Dana Angluin (1987; pdf) defines a learning model with membership queries and theory queries (counterexamples to a proposed function). She shows that a regular language that is represented by a minimal DFA of $n$ states is learnable in polynomial time (where the proposed functions are DFAs) with $O(mn^2)$ membership-queries and at most $n−1$ theory-queries ($m$ is the size of the largest counter-example provided by the tutor). Unfortunately, she does not discuss lower bounds.

We can generalize the model slightly by assuming a magical tutor that can check equality between arbitrary functions and provide counterexamples if different. Then we can ask how hard it is to learn classes bigger than regular languages. I am interested in this generalization and the original restriction to regular languages.

Are there any known lower bounds on the number of queries in the membership and counterexample model?

I am interested in lower bounds on the number of membership queries, theory queries, or trade-offs between the two. I am interested in lower-bounds for any class of functions, even for more complicated classes than regular languages.

If there are no lower-bounds: Are there known bariers to proving query lower bounds in this model?

Related questions

Are there improvements on Dana Angluin's algorithm for learning regular sets


1 Answer 1


Yes, some lower bounds are known. For example, assuming $NP \neq coNP$, you cannot even properly learn read-thrice DNF formulas in polynomial time. There is a whole paper developing such hardness results using something called the "representation problem".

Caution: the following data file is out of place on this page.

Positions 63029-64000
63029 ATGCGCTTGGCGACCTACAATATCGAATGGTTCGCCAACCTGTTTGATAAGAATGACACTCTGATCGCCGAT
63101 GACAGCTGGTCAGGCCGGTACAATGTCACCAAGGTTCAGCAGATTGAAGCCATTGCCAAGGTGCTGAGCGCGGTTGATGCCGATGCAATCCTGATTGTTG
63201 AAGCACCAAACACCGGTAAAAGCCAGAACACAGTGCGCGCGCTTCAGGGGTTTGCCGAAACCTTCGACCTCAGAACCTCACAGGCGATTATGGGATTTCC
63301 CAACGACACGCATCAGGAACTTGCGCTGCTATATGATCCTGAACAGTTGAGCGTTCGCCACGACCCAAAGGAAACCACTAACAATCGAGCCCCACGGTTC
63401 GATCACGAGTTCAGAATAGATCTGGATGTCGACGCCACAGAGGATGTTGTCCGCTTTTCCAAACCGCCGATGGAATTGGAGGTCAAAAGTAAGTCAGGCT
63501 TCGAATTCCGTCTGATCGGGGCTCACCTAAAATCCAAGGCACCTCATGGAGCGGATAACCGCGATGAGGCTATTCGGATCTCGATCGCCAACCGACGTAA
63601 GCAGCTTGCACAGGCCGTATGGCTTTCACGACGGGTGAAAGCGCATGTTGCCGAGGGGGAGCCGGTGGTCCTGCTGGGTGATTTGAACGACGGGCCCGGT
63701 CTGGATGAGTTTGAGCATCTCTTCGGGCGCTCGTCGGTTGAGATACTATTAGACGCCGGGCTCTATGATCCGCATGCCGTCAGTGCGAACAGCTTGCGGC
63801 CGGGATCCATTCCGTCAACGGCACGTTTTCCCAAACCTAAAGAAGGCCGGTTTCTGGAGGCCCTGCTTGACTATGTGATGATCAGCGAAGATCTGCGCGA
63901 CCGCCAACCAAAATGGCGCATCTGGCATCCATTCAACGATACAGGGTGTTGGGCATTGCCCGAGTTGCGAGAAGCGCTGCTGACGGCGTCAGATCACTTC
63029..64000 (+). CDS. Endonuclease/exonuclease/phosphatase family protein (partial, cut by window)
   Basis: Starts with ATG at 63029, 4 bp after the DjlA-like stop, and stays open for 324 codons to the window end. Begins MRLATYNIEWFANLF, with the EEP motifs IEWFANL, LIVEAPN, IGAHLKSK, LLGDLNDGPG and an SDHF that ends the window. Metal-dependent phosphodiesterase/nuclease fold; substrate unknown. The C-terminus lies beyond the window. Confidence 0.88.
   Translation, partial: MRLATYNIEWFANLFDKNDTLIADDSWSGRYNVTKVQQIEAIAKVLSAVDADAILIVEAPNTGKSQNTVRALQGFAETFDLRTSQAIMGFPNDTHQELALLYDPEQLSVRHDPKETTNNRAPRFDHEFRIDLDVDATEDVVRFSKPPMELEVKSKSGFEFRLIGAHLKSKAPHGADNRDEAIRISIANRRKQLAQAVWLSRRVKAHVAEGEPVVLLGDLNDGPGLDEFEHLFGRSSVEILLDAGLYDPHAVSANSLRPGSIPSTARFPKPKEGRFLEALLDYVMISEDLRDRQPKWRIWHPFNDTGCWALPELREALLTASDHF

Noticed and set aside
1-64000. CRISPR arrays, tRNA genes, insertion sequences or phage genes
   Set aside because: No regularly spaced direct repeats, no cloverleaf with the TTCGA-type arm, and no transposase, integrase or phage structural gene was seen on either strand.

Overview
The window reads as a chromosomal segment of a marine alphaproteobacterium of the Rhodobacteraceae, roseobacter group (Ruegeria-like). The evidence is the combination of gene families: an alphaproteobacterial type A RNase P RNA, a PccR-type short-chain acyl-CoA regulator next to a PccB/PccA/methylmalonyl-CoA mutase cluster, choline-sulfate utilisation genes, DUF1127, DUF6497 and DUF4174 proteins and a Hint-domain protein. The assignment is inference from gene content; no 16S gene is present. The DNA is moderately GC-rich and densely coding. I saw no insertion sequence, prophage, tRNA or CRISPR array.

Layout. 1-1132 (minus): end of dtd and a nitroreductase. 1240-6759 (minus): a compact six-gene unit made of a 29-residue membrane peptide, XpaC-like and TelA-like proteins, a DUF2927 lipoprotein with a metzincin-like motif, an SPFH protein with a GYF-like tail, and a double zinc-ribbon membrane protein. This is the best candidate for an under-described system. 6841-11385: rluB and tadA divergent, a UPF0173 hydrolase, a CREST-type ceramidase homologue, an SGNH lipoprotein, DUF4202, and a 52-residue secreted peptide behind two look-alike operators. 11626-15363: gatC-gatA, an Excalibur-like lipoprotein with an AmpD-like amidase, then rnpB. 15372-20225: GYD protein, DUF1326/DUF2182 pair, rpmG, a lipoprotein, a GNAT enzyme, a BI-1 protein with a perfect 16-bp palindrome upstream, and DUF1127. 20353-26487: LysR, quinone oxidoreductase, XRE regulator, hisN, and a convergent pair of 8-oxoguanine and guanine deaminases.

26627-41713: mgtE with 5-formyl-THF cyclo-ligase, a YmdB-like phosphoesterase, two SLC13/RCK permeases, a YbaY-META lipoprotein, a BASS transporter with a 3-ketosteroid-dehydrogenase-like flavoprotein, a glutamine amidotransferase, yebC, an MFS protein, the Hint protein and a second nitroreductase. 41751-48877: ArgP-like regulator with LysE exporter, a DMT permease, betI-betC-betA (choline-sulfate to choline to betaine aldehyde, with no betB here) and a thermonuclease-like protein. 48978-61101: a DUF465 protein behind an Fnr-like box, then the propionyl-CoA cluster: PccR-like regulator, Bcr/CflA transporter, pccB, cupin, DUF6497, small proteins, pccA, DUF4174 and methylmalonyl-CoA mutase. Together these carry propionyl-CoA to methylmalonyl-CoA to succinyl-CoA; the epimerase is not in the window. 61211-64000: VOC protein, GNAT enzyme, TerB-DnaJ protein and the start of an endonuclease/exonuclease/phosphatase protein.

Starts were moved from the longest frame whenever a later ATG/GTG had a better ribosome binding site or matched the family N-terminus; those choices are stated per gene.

To answer your linked-to question: Schapire, in his dissertation, in addition to proving that "weak learning" = "strong learning," also improved on Angluin's bound and gave an algorithm that uses $O(n)$ equivalence queries and $O(n^2+ n \log m)$ membership queries for learning DFA.

One easy way to get lower bounds is information-theory. You can figure out how many distinct targets there are and how many bits a query gives you, etc. These upper bounds come close but aren't there. There are also issues one needs to think about regarding how the "counterexamples" arrive to the learner. A well-chosen counterexample can give away quite a lot of information.

Update to the discussion above: Angluin and Dohrn address the question learning with random counterexamples in a recent paper.

  • $\begingroup$ Thanks for the answer! Do you mind if I give your answer to my linked question on the linked question (with links back here)? Or do you plan to make a CS.SE account? I totally agree with paragraph 3, I was fooling around with demanding that the tutor give a minimal counterexample and learning seems to become much easier. $\endgroup$ Apr 3, 2012 at 18:57
  • $\begingroup$ No problem! And feel free to post to the linked CS.SE question. $\endgroup$
    – Lev Reyzin
    Apr 3, 2012 at 21:05
  • $\begingroup$ I read through the relevant part of Schapire's thesis (section 5.4.5) and summarized the improvement, hopefully I got the gist right. I will look more closely at the lower-bounds paper you cite later in the week :D. $\endgroup$ Apr 4, 2012 at 3:11
  • $\begingroup$ Cool. I'd upvote it if I had a CS.SE account :) $\endgroup$
    – Lev Reyzin
    Apr 5, 2012 at 17:42

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